The global financial crisis, persistently weak growth and now Covid-19 have created tensions between politics and central banking. The time is ripe for a refreshed constitution, making clear the purpose of independent central banks, and what should fall to fiscal authorities.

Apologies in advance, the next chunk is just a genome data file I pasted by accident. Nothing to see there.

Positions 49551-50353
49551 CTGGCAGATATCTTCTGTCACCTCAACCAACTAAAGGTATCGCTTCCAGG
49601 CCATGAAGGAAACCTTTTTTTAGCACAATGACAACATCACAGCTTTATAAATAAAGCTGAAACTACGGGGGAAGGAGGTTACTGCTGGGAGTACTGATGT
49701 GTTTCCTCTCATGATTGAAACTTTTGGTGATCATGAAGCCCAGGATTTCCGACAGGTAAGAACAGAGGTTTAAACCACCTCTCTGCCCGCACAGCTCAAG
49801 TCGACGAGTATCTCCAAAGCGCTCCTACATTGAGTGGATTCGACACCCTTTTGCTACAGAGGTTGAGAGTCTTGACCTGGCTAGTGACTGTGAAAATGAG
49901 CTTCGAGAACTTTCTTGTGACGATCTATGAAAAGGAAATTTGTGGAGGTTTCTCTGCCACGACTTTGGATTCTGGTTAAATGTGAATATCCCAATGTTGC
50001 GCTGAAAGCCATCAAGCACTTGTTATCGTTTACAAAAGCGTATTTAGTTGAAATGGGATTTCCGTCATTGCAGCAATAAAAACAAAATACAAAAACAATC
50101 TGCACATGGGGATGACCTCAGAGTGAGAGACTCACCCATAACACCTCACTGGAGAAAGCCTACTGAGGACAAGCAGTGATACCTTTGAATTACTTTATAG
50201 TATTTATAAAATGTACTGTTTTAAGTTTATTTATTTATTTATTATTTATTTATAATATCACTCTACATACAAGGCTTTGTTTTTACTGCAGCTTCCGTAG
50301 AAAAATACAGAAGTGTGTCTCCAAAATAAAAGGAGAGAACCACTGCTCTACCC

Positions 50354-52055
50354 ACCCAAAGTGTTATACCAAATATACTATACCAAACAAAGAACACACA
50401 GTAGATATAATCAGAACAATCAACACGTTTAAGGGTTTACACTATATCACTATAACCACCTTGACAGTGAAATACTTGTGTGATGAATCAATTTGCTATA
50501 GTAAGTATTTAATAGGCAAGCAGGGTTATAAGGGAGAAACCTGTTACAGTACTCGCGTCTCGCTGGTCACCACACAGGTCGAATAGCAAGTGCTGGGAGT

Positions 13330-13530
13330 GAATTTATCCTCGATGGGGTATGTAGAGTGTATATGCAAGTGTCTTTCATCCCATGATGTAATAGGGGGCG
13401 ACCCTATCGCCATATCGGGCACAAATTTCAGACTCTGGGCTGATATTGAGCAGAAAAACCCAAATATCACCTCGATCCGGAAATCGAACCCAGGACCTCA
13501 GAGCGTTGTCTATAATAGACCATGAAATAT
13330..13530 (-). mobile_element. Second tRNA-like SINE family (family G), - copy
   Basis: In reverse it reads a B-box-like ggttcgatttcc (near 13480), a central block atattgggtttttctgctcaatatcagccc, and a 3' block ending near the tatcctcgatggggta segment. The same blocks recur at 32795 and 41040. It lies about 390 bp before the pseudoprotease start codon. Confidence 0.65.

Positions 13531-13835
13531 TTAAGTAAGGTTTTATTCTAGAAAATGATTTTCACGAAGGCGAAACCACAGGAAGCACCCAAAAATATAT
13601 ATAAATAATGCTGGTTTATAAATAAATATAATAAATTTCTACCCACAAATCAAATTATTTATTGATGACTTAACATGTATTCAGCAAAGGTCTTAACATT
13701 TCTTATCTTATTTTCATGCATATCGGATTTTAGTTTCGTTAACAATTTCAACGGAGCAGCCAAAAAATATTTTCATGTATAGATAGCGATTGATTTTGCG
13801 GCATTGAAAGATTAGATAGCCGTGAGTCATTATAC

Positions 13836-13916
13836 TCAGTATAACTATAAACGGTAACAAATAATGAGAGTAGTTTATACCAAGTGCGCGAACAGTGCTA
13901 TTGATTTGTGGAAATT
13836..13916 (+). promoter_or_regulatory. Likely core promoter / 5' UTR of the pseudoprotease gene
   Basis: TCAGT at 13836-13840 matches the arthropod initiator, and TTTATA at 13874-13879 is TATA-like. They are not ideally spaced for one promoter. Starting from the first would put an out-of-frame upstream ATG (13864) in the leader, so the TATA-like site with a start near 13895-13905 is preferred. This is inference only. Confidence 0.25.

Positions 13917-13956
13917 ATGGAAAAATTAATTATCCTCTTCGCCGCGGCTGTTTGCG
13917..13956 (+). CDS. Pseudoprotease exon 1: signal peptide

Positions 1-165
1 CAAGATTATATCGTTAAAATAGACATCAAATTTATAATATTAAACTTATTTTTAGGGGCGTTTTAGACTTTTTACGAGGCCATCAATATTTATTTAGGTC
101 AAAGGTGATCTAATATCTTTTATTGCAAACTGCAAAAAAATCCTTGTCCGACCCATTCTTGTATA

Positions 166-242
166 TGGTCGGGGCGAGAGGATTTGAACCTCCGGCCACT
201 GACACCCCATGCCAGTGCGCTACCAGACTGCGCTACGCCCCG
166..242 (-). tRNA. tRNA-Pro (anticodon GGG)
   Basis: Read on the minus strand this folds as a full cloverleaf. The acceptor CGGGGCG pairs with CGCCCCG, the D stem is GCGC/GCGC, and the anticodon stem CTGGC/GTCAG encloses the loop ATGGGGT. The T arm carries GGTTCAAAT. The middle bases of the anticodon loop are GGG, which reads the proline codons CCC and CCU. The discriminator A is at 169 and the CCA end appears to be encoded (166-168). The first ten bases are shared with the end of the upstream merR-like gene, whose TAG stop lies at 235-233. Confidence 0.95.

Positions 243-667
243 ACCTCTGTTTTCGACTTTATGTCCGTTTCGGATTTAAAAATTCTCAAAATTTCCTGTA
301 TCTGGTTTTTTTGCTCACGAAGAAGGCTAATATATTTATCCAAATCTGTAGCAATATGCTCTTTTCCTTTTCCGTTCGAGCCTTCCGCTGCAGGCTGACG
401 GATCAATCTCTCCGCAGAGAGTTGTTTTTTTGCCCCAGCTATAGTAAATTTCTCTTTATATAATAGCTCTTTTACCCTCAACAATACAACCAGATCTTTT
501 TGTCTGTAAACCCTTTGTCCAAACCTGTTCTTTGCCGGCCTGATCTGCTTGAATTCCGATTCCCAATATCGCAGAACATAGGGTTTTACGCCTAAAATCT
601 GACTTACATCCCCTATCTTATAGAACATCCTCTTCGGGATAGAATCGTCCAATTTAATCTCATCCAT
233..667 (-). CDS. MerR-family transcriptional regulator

When in 1997 the Bank of England regained independence, the long arc of its 20th century history reached closure: from great power before the 1930s, to decades sidelined as the Treasury’s operational branch, through reacquired authority during the late 1970s and 1980s, and finally back to insulation from quotidian politics. The destination was not inevitable, and the job of this book, covering the quarter century from 1979 to 2003, is to tell the tale of how a remarkable group built an organization fit to be granted independence when the politicians and mandarins ran out of monetary wheezes. It has the right title (almost) and an appropriate cover, as Eddie George—perhaps the finest central banker in the generation after Paul Volcker—embodied the transition from old to new.